The Judge has recommended imposing of ban on drills, exercises, parades, etc., by the RSS, because he says they create apprehensions, fear and insecurity among the minorities and affect the maintenance of public tranquility. By this, the Commission appears to have bid good bye to the laws of the land ensuring equal freedom and rights of association and expression for one and all. He pitched upon the predilections of the so-called minorities as the sole criteria to decide which kind of activities are to be permitted in our country.
The Judge has commented that Hinduism is in no need of a savior like RSS. He says Hinduism has survived the onslaughts of many religions in the past and that the total Hindu population of the country is so vast that it need not have any feelings of insecurity. But the RSS has never claimed itself to be a savior of Hinduism. It is only awakening and organizing the Hindus to do their duty by their society, their dharma and their nation. So far as the first reasoning of the judge is concerned, what does the fate of Gandhar, N.W.F., Sindh, Baluchistan, West Bengal and Punjab prove? Has Hinduism survived the onslaughts of Islam in those pans? It is no use indulging in shiboleths like "Hinduism is Eternal." After all, religions are not ethereal always floating in the air or treasured in books. They are down to earth living ideas and principles which have to be found in the life and practices of the people. If the people remain careless and disorganized that precious heritage will certainly be lost. As regards the second reasoning, the judge himself, while recommending legislation for banning conversions, has observed that "when conversions are made on a large scale the Hindus feared that the number of Christians were increasing and their own strength dwindling to the detriment of their political importance and power."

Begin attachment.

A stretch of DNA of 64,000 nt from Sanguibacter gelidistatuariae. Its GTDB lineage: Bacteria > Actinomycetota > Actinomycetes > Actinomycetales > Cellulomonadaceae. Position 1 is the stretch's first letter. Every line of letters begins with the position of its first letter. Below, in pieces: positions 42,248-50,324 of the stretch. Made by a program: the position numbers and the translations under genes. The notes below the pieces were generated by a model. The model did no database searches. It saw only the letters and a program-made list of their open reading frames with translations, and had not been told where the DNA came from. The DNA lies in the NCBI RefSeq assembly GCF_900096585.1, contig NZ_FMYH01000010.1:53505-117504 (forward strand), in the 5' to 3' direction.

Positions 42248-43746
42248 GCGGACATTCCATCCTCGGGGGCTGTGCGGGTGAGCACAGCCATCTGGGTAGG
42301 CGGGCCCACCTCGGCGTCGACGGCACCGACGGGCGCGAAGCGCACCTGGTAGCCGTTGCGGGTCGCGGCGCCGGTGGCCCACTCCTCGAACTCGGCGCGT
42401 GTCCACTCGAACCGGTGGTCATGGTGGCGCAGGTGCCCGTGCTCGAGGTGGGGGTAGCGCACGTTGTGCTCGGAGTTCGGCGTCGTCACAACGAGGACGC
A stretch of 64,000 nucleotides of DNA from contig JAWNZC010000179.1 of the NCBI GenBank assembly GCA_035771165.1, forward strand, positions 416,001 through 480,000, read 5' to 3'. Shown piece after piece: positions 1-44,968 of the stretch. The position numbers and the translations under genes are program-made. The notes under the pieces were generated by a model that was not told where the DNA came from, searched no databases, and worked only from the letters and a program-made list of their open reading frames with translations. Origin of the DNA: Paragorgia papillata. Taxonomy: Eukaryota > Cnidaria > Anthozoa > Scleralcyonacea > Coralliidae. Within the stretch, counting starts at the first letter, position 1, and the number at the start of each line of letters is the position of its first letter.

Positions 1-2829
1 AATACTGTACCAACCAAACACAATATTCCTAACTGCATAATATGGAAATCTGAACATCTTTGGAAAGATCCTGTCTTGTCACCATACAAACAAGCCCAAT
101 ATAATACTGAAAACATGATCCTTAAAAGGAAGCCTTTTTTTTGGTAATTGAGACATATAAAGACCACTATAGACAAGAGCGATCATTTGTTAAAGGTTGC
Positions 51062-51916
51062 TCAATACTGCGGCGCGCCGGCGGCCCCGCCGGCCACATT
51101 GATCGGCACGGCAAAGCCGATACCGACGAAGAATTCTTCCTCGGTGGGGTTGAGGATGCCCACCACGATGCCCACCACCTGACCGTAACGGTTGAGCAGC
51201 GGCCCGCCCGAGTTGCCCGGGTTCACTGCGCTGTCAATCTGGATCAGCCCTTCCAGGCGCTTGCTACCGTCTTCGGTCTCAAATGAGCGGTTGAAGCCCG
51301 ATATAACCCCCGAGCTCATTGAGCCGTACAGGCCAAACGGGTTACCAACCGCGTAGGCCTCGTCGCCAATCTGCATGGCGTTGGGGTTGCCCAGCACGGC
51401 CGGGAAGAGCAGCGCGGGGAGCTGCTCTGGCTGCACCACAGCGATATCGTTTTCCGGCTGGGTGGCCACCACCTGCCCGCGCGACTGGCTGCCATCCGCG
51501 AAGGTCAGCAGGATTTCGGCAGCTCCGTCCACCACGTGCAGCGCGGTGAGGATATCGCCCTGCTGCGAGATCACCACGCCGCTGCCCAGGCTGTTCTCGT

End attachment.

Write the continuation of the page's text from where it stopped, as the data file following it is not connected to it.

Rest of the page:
In conclusion, it must be reiterated that all the important recommendations of the Venugopal Commission such as enactment of a Uniform Civil Code, ban on religious conversion and on inflow of foreign funds for the purpose and protection to native culture-these are the very demands put forth, time and again, by the leading Hindu organizations like the RSS. It is indeed unusual that the learned Judge should seek to restrain the free, lawful activities of the very supporter of his own recommendations!
Article copyright Himalayan Academy.